All posts in Reviews
We’ve been playing around with the DIVA plugin for Rhino and Grasshopper for the past month. DIVA stands for Design Iterate Validate Adapt which is similar to the approach that we take with parametric modeling.
By looking at a large number of iterations it often is possible to tease out patterns of performance which can help to find a “satisficing” solution and help designers to develop a better intuition about how to approach a problem.
Reviewed: Elements of Parametric Design by Robert Woodbury. If you are new to parametrics, then you will get the lay of the land at this particular point in design history and have a good idea where to begin. If you are a designer already steeped in parametric practice, this book is a quick read and a welcome synthesis of many things you probably have already experienced. For all others, an in-depth review of the design patterns that make up parametric architectural design.
In a previous post, we promised an update of the Objet Alaris30 3D Printer after we had used it for a couple of months and put it through the paces of a regular production workload. After four months of regular use, there are a number of things we’ve learned…
The ACADIA 2010 Conference was held at the Cooper Union and the Pratt Institute in New York/Brooklyn this year. Though the overall theme of this year’s ACADIA was contemporary architecture’s stance between the biological and the technical, I can safely say that this year’s conference was dipped in a theoretical stew. This post highlights a number of interesting works amongst the theoretical background noise.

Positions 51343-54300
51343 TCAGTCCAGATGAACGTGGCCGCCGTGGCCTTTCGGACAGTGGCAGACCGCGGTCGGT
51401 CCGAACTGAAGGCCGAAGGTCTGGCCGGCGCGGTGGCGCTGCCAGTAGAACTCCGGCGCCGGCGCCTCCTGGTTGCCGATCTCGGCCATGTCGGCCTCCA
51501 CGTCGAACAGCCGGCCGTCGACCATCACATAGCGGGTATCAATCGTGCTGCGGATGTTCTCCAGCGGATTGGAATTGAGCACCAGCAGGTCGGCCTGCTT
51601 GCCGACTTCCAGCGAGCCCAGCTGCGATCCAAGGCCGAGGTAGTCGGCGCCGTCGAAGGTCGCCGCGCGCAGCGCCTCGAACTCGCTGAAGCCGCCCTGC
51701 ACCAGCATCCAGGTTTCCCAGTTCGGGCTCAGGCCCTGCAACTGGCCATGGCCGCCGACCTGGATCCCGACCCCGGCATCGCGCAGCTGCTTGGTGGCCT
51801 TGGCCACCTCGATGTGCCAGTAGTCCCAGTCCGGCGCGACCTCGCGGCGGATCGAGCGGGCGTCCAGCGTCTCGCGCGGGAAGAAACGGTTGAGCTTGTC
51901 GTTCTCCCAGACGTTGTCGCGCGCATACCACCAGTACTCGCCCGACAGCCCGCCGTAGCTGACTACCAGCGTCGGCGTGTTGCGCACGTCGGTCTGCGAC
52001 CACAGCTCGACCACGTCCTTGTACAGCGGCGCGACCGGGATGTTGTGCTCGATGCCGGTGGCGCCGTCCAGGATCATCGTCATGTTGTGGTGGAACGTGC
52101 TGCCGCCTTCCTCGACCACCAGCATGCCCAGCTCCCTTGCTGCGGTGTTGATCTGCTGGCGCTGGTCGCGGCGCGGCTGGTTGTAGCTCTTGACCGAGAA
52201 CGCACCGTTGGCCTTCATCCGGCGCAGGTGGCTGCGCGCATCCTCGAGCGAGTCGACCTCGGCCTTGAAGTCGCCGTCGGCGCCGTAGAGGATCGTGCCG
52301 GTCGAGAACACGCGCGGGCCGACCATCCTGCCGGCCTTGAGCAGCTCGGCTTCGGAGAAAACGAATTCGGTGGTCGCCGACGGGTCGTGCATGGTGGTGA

We have spent our first week with our new Objet Alaris30 3D Printer and it’s an impressive piece of hardware. There are upsides (accuracy and ease-of-use) and downsides (noise, smell), but overall this is a very impressive entry-level 3D printer that is certainly architectural office-friendly. Read on for our first-impressions…
A quick trial of the new “Content Aware” tools in Adobe Photoshop CS5 shows that it’s a fairly smart. This is certainly a huge time saver in production Photoshop work. What’s next for Photoshop? Removing ornament instead of adding it?
Is the algorithm a radically new way of generating form or just another tool for design? Though this presents a false-fork, it does caricature two sides of an imbalanced debate…a debate that Algorithmic Architecture enters into in an odd way. Reviewed: Algorithmic Architecture (2006) by Kostas Terzidis.
Interactive Architecture is a monsters compendium of recent work; it is a catalog and survey of current trends. While it has the heft of a textbook, Interactive Architecture is a quick read. If you need a starting point (who doesn’t?), Interactive Architecture is a great one.
Last month, Mark Reddington, FAIA, discussed his work as a partner at LMN. Mark spoke in detail about Vancouver Convention Centre West – which served as the media center for the 2010 Winter Olympics – LMN’s history on the UW campus, building PACCAR Hall, home to the Foster School of Business, as well as the Paul G. Allen Center for Computer Science & Engineering. Mark stressed the collaborative aspects of LMN’s work: “Making places and making buildings in not simply an individual effort, but something we all do together…”
Though Ambiens is technically a piece of CFD software, it allows for rapid modeling (when you get used to its quirks) and very quick simulations (often less than 2 minutes). After playing with Ambiens for about an hour, you should be able to run relatively complex studies…which is a-typical of most airflow modeling software…so as quirky as the software is, the “bang for the buck” is fairly good.